God’s Plans Are Better Than Mine

Mexico Missions Team + Vida Nueva

Calvary Missions Team with Members of Iglesia Vida Nueva, Zihuatanejo, Mexico

God’s Plans are Better than Mine

Proverbs 16:9 says, “The heart of a man plans his way, but the Lord establishes his steps.”  I experienced this truth first-hand, while traveling for our recent mission trip to Mexico.  Here’s what I wrote on Calvary’s short-term mission’s blog about this experience:

On Tuesday, July 5, sitting on the tarmac in Atlanta, waiting for takeoff, I began to sense that God had different plans than what we had originally designed.  Don’t think I’m a prophet or son of a prophet, I can just read a watch!  Every time the pilot spoke through intercom to the cabin, our departure time was further delayed, and each time, I looked at my seat-mates Jeff and Gwen Wiggs, and smiled, saying, “God may have a different idea about this than we do.”  As it became abundantly clear we were unlikely to make our connecting flight from Mexico City to Zihuatanejo, I started thinking about Acts 16:6-10, where the author tells us that the apostle Paul’s mission team was prevented by the Spirit to speak the Word in Asia and Bithynia, and instead, Paul receives a midnight vision compelling him to go to Macedonia.  I wondered, “What is God up to?”

Meanwhile, another short-term missionary, named Mike was on his way from San Antonio, Texas to Peru, when his plane was delayed in Mexico City.  Like us, he discovered that he would be grounded until today, and he decided to find a bench at the airport and wait out the 18 hours until his flight.  Mike would share with me that he didn’t know why the Lord stopped him, but he had a sense that God was up to something.  By around 1pm today, both Mike and I had a better idea of what God was doing.

Shortly after checking our bags today for a second attempt at a flight to Zihuatanejo, our team debated on whether to get lunch before or after going through security.  For the sake of time, I thought it would be wise to get through then stop for lunch.  The team, and God, had a different idea.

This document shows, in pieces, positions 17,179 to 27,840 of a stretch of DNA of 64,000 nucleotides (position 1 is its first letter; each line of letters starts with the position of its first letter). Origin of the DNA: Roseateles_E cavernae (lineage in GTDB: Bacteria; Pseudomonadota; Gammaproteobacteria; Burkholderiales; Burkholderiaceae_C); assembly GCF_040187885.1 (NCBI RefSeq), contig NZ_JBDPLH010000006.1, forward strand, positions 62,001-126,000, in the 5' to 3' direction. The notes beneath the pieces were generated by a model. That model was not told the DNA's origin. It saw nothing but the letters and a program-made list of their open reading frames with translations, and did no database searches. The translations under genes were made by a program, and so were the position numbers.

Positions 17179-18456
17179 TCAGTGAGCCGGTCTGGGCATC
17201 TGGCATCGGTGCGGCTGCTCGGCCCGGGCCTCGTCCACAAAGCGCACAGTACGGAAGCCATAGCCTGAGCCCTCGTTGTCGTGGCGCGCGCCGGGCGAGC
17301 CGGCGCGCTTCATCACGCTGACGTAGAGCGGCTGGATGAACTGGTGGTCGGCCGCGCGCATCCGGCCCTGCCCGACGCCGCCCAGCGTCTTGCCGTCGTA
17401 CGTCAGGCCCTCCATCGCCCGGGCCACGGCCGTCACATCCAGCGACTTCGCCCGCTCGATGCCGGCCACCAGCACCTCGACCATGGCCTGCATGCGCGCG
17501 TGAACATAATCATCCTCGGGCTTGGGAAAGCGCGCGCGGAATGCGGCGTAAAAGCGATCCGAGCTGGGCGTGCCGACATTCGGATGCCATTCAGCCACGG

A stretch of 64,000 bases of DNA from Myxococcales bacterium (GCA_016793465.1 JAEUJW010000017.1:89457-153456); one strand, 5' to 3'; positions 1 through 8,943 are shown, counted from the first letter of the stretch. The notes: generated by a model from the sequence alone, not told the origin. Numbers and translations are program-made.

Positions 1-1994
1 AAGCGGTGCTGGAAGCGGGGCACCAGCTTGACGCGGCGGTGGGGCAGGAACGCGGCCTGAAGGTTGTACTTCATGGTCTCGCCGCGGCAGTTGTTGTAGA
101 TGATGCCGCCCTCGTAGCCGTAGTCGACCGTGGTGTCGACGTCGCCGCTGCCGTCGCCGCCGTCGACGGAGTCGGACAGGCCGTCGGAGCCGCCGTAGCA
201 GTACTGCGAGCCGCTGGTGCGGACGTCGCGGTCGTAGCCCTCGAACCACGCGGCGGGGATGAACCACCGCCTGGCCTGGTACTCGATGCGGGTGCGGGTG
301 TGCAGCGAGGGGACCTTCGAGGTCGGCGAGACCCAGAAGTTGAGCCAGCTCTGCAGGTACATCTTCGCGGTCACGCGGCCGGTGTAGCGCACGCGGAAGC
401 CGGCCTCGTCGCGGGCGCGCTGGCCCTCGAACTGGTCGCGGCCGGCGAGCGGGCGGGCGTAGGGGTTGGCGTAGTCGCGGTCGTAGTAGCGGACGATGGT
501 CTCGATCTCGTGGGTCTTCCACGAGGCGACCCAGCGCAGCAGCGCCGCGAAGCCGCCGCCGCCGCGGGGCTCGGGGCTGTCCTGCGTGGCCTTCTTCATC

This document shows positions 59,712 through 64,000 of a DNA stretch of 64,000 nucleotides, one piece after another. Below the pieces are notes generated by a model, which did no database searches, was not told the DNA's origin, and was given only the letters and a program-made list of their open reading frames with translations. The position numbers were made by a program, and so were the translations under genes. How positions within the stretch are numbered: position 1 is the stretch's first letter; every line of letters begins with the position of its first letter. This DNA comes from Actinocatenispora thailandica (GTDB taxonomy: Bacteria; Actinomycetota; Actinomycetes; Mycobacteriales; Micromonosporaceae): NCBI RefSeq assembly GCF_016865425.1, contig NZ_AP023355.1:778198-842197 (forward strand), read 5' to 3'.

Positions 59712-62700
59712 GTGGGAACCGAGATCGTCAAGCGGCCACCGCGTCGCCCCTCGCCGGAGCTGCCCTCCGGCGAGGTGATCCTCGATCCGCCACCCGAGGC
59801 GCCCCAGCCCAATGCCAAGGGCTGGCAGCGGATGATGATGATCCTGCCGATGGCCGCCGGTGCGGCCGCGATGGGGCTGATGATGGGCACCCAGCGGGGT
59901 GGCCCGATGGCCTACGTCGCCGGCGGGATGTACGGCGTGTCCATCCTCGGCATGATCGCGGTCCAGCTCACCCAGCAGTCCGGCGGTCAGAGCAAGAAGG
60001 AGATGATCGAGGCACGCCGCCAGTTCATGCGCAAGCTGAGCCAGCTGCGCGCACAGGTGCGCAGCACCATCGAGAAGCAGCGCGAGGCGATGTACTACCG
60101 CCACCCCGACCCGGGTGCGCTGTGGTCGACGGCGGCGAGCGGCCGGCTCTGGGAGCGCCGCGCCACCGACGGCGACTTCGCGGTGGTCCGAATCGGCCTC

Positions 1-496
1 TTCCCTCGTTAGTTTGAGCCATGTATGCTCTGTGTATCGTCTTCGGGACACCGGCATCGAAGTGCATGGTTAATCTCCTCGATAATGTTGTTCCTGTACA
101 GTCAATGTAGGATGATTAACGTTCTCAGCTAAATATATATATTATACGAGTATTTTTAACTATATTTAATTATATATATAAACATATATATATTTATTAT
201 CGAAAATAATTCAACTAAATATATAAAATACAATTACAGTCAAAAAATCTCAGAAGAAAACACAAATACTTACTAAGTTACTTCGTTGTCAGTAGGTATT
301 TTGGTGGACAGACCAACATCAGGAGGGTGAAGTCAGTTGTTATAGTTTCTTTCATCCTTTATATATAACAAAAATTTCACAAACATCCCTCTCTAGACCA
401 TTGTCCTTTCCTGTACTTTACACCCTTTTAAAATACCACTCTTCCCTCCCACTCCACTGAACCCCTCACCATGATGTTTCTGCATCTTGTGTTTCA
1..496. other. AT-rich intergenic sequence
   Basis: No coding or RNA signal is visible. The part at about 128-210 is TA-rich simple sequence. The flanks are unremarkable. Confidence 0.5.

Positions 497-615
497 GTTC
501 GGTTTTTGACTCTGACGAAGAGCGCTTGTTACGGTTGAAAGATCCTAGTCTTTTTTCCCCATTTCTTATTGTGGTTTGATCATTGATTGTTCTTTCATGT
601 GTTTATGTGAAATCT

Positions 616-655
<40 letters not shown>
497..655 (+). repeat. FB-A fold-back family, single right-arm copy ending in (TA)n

After ordering pizza at the airport food court, I sat down to wait.  I felt a tap on my shoulder, and two men asked if they could read the back of my shirt (Psalm 96:2-3).  This began a conversation with the aforementioned Mike and a gentleman named Ulysses, whom Mike had met 5 hours before while walking through the airport.  I learned that Ulysses was a motorcycle mechanic from Tijuana, Mexico, who had spent many adventures in the United States, including bungee jumping off the New River Gorge Bridge in my home state of West Virginia.  Ulysses has experienced much brokenness, including 17 bones in his body.  He shared that the last two years had been particularly difficult for him, including the death of his mother and bone cancer, which led to the loss of half of his left leg.  He has struggled to find work, is now homeless, and has been living at the airport in Mexico City for the past 17 days.  As Mike left to get on his plane, he shared with Ulysses the hope of a new body through the resurrection in the last day. With tears in his eyes, Ulysses then shared with me the deep struggles and hopelessness he felt because of his circumstances, and he expressed doubts over whether life was worth living and if God really cared.  I then began to share with him that Jesus’ suffering in our place proves that God looks at us with eternal love and that he has shown to us our worth through the cross.  Ulysses listened intently, saying, “I hope this is true,” and this gave me opportunity to share with him that he could have a saving relationship with Jesus that may not change his temporal circumstances but would give him an eternal hope.  Ulysses gave me permission to pray with him, and he thanked me for taking time with him.

God’s providential restructuring of Paul’s plans led Paul’s team to Philippi, where a wealthy business woman, a poor slave girl and a hardened, retired Roman soldier-turned jailer became the unexpected core group for the planting of a church that would become a pivotal partner in God’s mission through the work of the Apostle Paul to take the gospel to the nations.  God’s providential restructuring of the plans of a team of short-term missionaries from Raleigh, NC and one from San Antonio, TX, led us to a broken man, desperately wondering if God had abandoned him, and if life were worth living.  Unlike the formation of the church at Philippi, I may never know on this side of glory what will come of Ulysses, but I am convinced that this was one of the many divine appointments God puts in our lives to transform us and others with the good news of a God who entered our brokenness to make us new through the sacrifice of Jesus.